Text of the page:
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The America Achieves Fellowship for Teachers and Principals, or AAFTP, began in September 2010 with a cohort of 50 teachers and principals. In 2012 it expanded with the addition of 60 more fellows. Today AAFT has fellows in 27 states and 50 districts throughout the United States.74 The AAFTP is in the process of determining its growth model—most founding fellows have decided to stay on, but AAFTP is considering a “graduation program” that exits fellows out of the program after a predetermined amount of time. In its selection process, AAFTP looks for teachers and principals who are highly effective in their schools and districts, but the group also deliberately focuses on ensuring a diverse cohort. AAFTP recruits purposefully so its fellows represent the wide range of teachers in the profession: from years of experience to teachers in traditional and charter schools to content area to union membership or leadership to race and ethnicity. The intent is to avoid the trap of having two or three distinct groups of teachers who could organize themselves around one aspect of their jobs. “The mantra that we use is that we’re ‘all in this together’ and that we will come up with the best solutions if we learn how to listen deeply to people with different opinions and move forward, even with differences,” says Sibyll Carnochan Catalan, executive director of AAFTP. AAFTP fellows are expected to undertake individual or group “impact projects” that influence practice, policy, and the public conversation in their respective states and districts. Based on their area of impact, AAFTP fellows receive training, connections, and guidance for their particular projects from the staff at America Achieves. Beyond that, the AAFTP convenes two on-site group conferences per year for its fellows and hosts webinars and mini-conferences around specific policy issues such as the Common Core State Standards or teacher evaluation. America Achieves does not have a predetermined set of policy initiatives for fellows, but rather it encourages fellows to choose policy topics based on individual interest. “We don’t, as a fellowship, have a particular opinion or agenda about what policies the fellows themselves should espouse,” Carnochan Catalan says. AAFTP instead acts as a “matchmaker” in an effort to pair educators with current policy topics. The National Governors Association, for example, approached America Achieves about having an AAFTP principal and teacher speak with governors about using studentachievement data in formative assessments. “So we looked through the expertise and skills of our fellows and we could have picked 50 of them, but we sent two to speak with the NGA,” Carnochan Catalan says. “We don’t tell them what they should say about it; we match them with the opportunities to say what they think.”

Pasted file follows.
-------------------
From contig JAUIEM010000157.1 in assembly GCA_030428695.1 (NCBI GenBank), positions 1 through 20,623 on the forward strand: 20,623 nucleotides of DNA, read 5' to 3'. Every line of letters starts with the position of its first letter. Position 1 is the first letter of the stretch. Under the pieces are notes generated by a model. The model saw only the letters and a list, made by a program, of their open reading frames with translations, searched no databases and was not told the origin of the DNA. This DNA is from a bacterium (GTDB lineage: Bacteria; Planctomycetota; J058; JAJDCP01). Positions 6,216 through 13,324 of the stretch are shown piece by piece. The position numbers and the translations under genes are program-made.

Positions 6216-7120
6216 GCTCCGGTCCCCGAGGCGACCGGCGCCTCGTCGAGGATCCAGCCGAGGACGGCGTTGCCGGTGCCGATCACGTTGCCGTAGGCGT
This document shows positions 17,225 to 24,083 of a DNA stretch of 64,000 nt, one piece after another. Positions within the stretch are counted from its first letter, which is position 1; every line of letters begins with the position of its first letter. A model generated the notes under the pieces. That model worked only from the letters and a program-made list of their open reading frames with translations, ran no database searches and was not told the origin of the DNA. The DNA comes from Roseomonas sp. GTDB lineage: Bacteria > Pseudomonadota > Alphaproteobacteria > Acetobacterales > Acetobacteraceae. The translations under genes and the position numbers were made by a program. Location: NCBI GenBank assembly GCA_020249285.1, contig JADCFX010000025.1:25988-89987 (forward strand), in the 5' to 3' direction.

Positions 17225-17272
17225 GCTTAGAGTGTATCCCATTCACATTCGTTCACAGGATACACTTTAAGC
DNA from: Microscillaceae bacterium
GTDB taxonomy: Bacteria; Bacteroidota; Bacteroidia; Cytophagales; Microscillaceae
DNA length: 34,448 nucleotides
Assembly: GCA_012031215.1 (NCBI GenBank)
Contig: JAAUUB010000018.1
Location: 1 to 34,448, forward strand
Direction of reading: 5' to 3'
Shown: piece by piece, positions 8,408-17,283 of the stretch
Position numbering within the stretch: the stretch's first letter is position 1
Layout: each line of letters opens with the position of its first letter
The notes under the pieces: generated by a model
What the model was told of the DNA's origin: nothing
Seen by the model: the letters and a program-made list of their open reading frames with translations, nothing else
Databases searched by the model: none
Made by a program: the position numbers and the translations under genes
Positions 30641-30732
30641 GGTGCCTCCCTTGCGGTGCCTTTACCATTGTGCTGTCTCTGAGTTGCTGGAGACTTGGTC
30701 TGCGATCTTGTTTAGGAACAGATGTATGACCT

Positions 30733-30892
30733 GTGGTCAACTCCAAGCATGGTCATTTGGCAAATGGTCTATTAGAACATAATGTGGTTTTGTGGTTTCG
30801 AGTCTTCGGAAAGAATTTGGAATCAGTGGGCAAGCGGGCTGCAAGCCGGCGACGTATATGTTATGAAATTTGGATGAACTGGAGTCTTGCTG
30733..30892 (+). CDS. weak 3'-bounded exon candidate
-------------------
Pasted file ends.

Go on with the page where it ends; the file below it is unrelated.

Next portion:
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Beyond individual projects and group, in-person conferences, and online meetings, AAFTP introduces fellows to policymakers and thought leaders across the country. In some cases, AAFTP fellows have provided advice to policymakers. According to Carnochan Catalan, AAFTP fellows have had discussions with national leaders, including Secretary of Education Duncan, Rep. George Miller (D-CA), Colorado Gov. John Hickenlooper (D), New York City Mayor Michael Bloomberg, District of Columbia Public Schools Chancellor Kaya Henderson, Los Angeles Unified School District Superintendent John Deasy, as well as others. In addition, two fellows are members of the Gates Foundation Teacher Advisory Council, a three-year commitment that affords fellows the opportunity to advise the Gates Foundation policy initiatives.75 And while AAFTP fellows are working with their local unions on individual impact projects, AAFTP’s position on teachers unions remains neutral. “We do deliberately bring union voice into our events as one piece of the conversation because it’s critical, and historically [unions] have played an important role, but we don’t have an opinion about whether folks should or should not get involved in their unions,” Carnochan Catalan says. AAFTP has formed relationships with other teacher-voice groups and has worked most closely with the Hope Street Group and Teach Plus. In a partnership with Teach Plus, America Achieves created a Common Core webinar for Teach Plus fellows, and in turn, Teach Plus helped America Achieves develop specific policy skills and knowledge for their respective impact projects. As for what is next in the teacher-voice movement, Carnochan Catalan cannot make a prediction. “I will say we have people in tears when our conferences end because they get the energy and connections that they need to go back to their classrooms and schools where sometimes they feel alone,” Carnochan Catalan says. “When they’re with their peer group in the fellowship they don’t feel alone and they feel like they can keep going and stay a classroom teacher and school principal, but I can’t tell you 5 to 10 years, I don’t know yet.”